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Committee Suggests Mandatory Meal Plan

By Reuven M. Lerner
News Editor

The House Dining Committee is considering a proposal that would require dormitory residents, beginning with the Class of 1997, to purchase a $2,000 meal plan.

This latest proposal comes just one week after the committee suggested that residents of the four dormitories with house dining halls -- Baker House, MacGregor House, McCormick Hall, and Next House -- pay a $1,300 yearly fee to subsidize the dining halls in their dormitories.

After an overwhelming number of students said they opposed the plan, the committee replaced it on Friday with one that would have charged residents of Institute-approved housing -- including dormitories, graduate residence halls, and independent living groups -- an under-$100 "campus dining fee." Residents of the four dormitories with dining halls would have paid an additional $400 in return for a 65 percent discount on food purchased in dormitory dining halls.

Substantial losses at the house dining halls, which the committee had hoped to address in its proposals, would probably be absorbed by the Institute until the fall of 1996, when all dormitory residents would be on the meal plan.

William B. Watson, Baker housemaster and chairman of the committee, will send a final draft of the proposal to Senior Vice President William R. Dickson '56 in the near future, possibly by the end of the week. Watson was unavailable for comment last night.

Sense of community

This newest proposal came out of the realization that it was "unfair for the residents of the four houses to be stuck with the burden of the houses," said Next House President Katherine A. Bergeron '93, a member of the committee. "Our plan was to to look at the system as a whole."

"I don't know if there was any huge dissent" among committee members, Bergeron said, "but there was a bit of confusion." She added that some of the students on the committee wondered if they had progressed at all during the meeting.

Committee members agreed that the house dining halls, which have lost between $500,000 and $750,000 during each of the last five years, are an important way to foster a sense of community among students.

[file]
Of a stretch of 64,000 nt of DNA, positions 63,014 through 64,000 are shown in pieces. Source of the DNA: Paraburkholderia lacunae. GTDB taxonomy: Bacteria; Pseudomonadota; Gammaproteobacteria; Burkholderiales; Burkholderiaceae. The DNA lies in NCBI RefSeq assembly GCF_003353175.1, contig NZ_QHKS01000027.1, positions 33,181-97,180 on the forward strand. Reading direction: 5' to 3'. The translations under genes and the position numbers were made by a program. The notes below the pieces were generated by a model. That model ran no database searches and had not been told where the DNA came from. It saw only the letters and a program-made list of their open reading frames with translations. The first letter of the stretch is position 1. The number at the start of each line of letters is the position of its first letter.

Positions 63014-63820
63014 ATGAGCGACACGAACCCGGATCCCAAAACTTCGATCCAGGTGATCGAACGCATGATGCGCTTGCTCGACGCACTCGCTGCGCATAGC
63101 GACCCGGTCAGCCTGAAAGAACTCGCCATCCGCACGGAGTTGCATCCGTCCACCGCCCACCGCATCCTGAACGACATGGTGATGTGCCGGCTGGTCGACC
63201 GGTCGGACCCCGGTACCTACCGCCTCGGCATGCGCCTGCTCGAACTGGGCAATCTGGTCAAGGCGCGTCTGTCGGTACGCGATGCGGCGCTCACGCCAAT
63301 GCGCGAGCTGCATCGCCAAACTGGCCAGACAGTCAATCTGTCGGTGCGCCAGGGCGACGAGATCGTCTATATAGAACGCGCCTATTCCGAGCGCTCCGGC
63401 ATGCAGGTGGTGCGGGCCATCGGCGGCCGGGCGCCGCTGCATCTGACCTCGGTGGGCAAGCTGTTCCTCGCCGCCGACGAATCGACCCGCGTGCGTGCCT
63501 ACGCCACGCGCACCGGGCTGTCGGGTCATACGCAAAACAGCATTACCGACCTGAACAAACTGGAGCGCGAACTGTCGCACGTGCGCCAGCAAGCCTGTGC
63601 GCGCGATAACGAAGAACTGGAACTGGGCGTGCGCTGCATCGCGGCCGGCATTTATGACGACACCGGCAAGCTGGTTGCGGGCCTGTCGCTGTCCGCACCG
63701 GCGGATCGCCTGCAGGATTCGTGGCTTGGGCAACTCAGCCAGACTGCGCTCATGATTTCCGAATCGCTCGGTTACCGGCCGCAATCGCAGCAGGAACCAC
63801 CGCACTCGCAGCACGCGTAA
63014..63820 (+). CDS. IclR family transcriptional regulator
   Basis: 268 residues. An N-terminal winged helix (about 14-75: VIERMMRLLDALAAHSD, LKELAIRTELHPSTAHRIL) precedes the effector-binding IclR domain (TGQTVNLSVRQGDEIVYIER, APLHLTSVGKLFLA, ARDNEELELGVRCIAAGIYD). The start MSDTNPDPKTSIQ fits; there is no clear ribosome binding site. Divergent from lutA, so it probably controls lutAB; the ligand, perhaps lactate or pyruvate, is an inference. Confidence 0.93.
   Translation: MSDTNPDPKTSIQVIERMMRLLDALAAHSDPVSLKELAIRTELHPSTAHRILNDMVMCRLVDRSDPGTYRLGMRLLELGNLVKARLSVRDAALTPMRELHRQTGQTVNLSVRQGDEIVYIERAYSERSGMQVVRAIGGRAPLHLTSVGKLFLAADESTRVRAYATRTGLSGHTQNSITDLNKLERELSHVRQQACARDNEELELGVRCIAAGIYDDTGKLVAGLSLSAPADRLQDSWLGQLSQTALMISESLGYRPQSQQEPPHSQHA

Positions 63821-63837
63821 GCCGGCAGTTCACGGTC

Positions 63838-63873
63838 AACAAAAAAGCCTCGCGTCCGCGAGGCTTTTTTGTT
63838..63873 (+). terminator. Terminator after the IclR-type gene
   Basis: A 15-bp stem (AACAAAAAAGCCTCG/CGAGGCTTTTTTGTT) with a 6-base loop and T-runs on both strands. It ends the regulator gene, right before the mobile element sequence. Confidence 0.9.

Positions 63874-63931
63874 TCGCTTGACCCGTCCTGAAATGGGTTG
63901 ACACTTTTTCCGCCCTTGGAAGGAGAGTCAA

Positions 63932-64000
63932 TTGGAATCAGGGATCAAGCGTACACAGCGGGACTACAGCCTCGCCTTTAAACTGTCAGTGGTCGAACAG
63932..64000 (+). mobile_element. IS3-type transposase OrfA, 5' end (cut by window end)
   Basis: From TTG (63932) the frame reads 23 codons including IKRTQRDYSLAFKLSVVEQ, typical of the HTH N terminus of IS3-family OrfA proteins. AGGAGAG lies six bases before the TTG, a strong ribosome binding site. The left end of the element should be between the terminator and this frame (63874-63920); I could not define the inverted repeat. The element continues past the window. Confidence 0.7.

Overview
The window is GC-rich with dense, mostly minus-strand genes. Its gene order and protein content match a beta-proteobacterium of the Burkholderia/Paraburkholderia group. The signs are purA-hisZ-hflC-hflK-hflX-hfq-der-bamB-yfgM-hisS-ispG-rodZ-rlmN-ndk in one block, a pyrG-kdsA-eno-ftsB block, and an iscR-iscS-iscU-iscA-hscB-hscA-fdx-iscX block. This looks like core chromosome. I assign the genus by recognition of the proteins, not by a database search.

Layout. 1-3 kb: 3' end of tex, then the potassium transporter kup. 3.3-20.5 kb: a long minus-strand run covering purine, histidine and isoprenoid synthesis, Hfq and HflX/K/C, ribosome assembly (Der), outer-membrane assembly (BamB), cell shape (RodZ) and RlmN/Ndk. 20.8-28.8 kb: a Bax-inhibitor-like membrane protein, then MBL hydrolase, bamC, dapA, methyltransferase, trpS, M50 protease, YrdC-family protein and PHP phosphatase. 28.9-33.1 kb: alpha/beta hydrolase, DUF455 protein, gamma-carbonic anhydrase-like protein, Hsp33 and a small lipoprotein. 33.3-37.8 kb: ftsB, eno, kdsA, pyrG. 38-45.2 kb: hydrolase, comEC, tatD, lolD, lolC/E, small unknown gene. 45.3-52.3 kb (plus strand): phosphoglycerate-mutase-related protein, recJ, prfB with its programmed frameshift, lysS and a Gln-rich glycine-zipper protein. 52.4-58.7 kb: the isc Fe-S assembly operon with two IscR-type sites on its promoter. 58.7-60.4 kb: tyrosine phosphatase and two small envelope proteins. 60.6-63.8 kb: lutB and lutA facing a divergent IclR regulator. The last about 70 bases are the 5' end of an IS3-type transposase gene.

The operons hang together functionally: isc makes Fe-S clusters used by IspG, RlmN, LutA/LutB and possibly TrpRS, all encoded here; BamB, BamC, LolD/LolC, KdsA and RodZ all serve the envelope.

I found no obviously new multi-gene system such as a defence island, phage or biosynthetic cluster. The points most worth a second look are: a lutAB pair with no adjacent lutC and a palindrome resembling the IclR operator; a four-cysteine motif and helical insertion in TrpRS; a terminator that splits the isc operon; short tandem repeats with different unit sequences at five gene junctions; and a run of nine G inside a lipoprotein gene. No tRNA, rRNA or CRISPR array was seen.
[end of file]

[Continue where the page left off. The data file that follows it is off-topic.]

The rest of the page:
"A residence-based campus is what we want, where students live in residence halls and where dining in those residence halls is part of that experience," said Stephen J. Lippard PhD '65, MacGregor housemaster and a member of the committee.

Rather than address the problem at hand -- subsidizing the house dining halls -- the committee decided to look at students' long-term interests. "We don't want to move into something so quickly that it produces problems. ... We're trying to find a plan that will be fit for MIT some years down the line."

Cost is not high

While the $2,000 plan would mean an increase in many students' food budgets, it would still cost far less than the plans at many universities in the Boston area. Harvard University, for instance, has announced that it will charge dormitory residents $2,765 this fall, and Boston University charges residents of its dormitories an annual fee of about $2,500. Students at Tufts University are charged about $1,400 their first semester, and successively less each semester after that.

Not all of the $2,000 would go toward food, Bergeron said. "It's not straight declining balance. ... You'll pay $2,000 and use $1,500 to spend on food."

To make up for this difference, the committee may propose that students be allowed to mix commons and a la carte service, choosing the meals at which they would like to use each plan. However, the details of such an arrangement have not been worked out yet.

Lippard said that MIT Food Services would have to justify the extra cost through improved food and service. "The only way this is really going to work and be a real value for residence-based living on this campus is if the quality of the food is high," he said. "I think it's very important that any such plan be accompanied by assurances that the quality of the food at house dining halls be more than adequate."